Easter Rising

Winter, Spring, Winter, Spring, Summer, Winter, Spring. Three seasons, all within a few short weeks. Snow, sun, ice, heat, flood. The strange, turbulent and contrary weather continues causing puzzlement and concern.

Yet the vernal equinox was blessed with a calm yellow warmth, an opalescent sea, the clamour of birdsong and the excitement of emerging bees. Our days have lengthened quickly and now we are running headlong towards the white nights of June. These are days to savour because of that and because we know the long hours of summer light are short-lived.

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Daffodils and crocuses are scattered about the garden. They have coped well with Winter’s reluctant leave-taking and endured the snow and ice thrown repeatedly at them by cruel winds in biting showers. And we have all been rewarded for such stoicism: with warm lemon drizzle, blue porcelain skies, heaped white cushion-clouds and seas that have shimmered in turquoise and coral.

At long last the ground has warmed enough to shake sleepers into life. Insects have emerged to dance along the still-full ditches and across the sodden croft fields, and frog spawn shimmers in the bog pools.

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For just a few days there was enough sunny warming for the sandy soils closest to the river to dry out a little. Quartz grains sparkled in the bare patches and the bed-stones of the Red River glowed as the low waters tumbled past.

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The birds are filled with Spring joy; they are busy with nest building, singing and squabbling. Before the sun rises one voice greets everyone from the top of the hawthorn tree. A thrush, dressed in his speckled waistcoat, chest thrust proudly forward, fills his lungs and almost bursts open with his music. Through my open bedroom window I’m convinced the whole world must hear him. He sings for nearly an hour before he is joined by myriad other voices, roused into action, ready for the day.

At the equinox we all paused. Day met night to shake hands, everywhere was quiet, even Master Thrush waited until, at some unseen signal, the Earth shifted and lifted her head towards the sun, and the singing began once more. Now others have joined the warming, churning airs: bees have awoken and they too are adding their busy thrumming to the music.

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Citrus-yellow, marzipan scented gorse flowers are opening so the clumps of furze along the river bank appear to be speckled with bright paint. In the fields bright green spears are slowly emerging, pointing fiercely towards the sun. In hedges buds are unfurling and catkins are opening. Everywhere, it seems, is an Easter rising.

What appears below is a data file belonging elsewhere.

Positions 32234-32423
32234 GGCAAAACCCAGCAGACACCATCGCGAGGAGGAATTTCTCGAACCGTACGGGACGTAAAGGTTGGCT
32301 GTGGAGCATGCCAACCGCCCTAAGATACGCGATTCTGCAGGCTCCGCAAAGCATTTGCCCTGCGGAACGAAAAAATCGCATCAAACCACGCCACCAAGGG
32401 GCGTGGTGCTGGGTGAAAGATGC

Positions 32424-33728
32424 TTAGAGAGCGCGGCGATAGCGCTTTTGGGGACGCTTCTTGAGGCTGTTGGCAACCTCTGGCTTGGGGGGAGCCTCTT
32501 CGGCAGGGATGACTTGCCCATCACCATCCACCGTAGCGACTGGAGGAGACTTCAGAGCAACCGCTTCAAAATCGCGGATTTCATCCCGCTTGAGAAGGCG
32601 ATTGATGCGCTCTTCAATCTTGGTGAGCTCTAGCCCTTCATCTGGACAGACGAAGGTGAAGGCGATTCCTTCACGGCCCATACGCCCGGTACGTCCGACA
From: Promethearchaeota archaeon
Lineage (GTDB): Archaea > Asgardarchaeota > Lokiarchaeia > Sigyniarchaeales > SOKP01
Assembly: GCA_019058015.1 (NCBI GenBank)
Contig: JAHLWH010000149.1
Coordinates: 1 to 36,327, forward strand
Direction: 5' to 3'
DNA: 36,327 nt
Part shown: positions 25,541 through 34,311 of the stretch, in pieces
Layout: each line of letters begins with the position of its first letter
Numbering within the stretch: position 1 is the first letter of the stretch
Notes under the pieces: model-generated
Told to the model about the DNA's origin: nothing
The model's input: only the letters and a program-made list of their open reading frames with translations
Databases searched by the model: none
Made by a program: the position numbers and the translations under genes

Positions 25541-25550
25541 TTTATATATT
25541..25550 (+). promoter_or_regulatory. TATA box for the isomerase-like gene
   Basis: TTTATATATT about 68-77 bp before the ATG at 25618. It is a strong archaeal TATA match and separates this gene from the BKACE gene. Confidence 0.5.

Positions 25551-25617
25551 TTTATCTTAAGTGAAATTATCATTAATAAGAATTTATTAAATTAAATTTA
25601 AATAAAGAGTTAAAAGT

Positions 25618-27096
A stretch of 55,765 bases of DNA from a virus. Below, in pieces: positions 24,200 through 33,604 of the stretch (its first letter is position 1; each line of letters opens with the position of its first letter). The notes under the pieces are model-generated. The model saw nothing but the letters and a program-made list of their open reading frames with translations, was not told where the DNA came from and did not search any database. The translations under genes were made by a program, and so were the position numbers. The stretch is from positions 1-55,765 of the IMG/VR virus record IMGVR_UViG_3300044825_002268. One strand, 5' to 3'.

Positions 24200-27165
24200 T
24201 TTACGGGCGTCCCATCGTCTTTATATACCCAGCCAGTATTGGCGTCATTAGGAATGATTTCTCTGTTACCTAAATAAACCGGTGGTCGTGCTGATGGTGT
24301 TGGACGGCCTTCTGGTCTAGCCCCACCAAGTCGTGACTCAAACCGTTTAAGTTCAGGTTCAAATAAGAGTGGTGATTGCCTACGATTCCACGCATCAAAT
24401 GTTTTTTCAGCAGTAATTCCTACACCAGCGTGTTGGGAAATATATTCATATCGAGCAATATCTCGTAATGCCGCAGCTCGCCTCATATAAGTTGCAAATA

About Annie O'Garra Worsley

Hello there. I'm a mother, grandmother, writer, crofter & Professor of Physical Geography specialising in ‘environmental change'. I live on a smallholding known as a 'croft'. The croft is close to the sea and surrounded by the ‘Great Wilderness’ mountains of the NW Highlands. I was a fulltime mother, then a full-time academic living and working in north-west England. In 2013 we decided to try and live a smaller, simpler, wilder life in the remote mountain and coastal landscapes of Wester Ross. When I was a young researcher, I spent time in the Highlands of Papua New Guinea living with indigenous communities there. They taught me about the interconnectedness and sacredness of the living world. After having my four children I worked in universities continuing my research and teaching students about environments, landform processes and landscape change. Eventually, after 12 years, I moved away from the rigours of scientific writing, rediscovered my wilder self and turned to nature non-fiction writing. My work has been published by Elliott & Thompson in a series of anthologies called 'Seasons' and I have essays in several editions of the highly acclaimed journal ‘Elementum’, each one partnered with artworks by contemporary artists. I also still work with former colleagues and publish in peer-reviewed academic journals. I am currently writing a book about this extraordinary place which will be published by Harper Collins.
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